They say the best time to ski at Turoa is in the spring, and I’d have to agree. While the lower mountain is looking quite grim, everything on the upper mountain still has amazing coverage. Ripping groomers in the morning followed by soft corny goodness off-piste by 11am make for lots of legs days this spring.
The other great thing about the clear spring weather is that there are plenty of opportunities for hikes to the summit. Mt. Ruapehu summit stands at 2,797 meters (9,176 feet). The highest lifted point of Turoa Ski Area is at 2,322 meters (7,618 feet). That leaves a nice 475 meter (1,558 feet) boot pack to the summit from the top of the Highnoon Express. The hike is quite steep and can take as little as 40 minutes for the the super fit. We took quite a leisurely pace and reached the top in about an hour. Even though there was a nice boot pack in place, the surface was quite icy in placed towards the top. Crampons and ice axes are definitely recommended if you have access to them.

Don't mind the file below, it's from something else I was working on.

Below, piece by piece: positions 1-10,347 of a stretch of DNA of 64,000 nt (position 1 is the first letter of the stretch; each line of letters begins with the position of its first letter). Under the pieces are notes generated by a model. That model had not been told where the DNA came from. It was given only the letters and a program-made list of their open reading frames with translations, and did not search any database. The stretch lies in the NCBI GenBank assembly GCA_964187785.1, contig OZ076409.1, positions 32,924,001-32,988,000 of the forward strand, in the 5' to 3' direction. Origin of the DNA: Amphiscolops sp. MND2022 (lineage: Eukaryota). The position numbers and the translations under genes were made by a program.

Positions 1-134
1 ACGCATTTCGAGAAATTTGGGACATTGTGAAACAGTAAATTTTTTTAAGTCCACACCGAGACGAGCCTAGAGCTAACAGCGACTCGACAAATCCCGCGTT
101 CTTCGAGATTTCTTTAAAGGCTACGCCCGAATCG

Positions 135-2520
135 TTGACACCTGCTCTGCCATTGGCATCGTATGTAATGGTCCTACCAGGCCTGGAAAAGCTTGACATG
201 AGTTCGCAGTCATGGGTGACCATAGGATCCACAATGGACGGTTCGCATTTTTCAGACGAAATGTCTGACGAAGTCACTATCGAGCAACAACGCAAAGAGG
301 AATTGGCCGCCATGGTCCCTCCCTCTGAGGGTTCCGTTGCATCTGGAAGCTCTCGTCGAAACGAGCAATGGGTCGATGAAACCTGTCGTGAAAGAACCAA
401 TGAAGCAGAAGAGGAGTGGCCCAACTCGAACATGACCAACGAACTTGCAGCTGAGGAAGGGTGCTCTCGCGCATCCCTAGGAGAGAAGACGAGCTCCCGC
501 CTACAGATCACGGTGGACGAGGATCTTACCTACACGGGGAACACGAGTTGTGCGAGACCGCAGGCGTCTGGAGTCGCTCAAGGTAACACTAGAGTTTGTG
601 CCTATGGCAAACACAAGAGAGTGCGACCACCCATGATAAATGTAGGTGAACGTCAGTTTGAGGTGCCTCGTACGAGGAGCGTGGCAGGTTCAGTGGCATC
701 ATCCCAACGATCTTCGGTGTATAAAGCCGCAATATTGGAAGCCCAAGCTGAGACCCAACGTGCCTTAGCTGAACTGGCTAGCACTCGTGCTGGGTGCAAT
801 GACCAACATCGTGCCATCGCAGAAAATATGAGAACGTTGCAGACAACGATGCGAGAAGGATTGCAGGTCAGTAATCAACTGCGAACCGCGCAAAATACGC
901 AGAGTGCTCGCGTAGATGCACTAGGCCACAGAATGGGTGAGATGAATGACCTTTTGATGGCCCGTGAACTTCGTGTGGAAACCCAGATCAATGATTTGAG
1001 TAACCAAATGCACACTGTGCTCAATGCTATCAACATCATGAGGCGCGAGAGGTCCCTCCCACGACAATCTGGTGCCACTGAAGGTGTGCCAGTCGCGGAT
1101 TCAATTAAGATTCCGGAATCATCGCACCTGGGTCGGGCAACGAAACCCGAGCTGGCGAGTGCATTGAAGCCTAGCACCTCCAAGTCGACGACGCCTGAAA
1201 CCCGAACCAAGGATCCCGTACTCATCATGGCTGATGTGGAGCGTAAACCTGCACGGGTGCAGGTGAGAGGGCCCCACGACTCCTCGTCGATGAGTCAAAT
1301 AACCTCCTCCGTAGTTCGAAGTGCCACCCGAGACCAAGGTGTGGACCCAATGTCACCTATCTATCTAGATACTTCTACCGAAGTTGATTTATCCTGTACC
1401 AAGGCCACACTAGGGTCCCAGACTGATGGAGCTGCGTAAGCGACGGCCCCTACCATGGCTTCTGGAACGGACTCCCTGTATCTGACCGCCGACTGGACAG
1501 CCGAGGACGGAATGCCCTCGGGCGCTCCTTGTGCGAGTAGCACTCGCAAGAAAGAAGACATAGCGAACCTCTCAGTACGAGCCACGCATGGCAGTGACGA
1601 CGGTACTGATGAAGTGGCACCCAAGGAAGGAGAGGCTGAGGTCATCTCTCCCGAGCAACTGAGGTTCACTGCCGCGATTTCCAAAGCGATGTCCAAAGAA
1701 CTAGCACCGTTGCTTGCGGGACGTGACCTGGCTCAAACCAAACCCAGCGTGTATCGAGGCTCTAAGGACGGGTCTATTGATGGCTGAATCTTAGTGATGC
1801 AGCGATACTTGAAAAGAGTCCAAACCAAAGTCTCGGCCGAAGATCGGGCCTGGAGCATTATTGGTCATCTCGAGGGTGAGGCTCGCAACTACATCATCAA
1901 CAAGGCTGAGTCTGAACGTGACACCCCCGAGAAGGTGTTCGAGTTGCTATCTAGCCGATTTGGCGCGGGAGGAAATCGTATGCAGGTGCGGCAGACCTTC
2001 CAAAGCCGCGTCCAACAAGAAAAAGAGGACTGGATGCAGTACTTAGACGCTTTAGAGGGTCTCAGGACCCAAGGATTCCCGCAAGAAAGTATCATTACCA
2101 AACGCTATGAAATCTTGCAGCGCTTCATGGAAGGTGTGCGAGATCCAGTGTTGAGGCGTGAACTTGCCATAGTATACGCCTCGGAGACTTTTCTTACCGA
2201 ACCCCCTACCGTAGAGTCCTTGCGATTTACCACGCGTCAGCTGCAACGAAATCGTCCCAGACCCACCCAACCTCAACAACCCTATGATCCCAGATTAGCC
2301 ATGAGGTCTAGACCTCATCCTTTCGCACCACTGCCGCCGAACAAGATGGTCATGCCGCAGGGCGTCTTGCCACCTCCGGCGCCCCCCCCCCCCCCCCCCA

From the summit, you can see into the epic crater lake that sits atop Mt. Ruapehu, which is an active volcano. The run down to the lake looked nice, but we had our sights set on the adjacent Girdlestone peak, which I’ve been eyeing all season. We made the terrifying icy traverse across the western face of the Mangaehuehu Glacier and found a much softer eastern face. From there, we had a nice, long descent through the Glacier Backcountry Area and ended up back at the Nga Wai Heke chair.
With rain in the forecast this weekend and a chance for snow on Monday, it’ll be interesting what the mountain holds for us in the final week.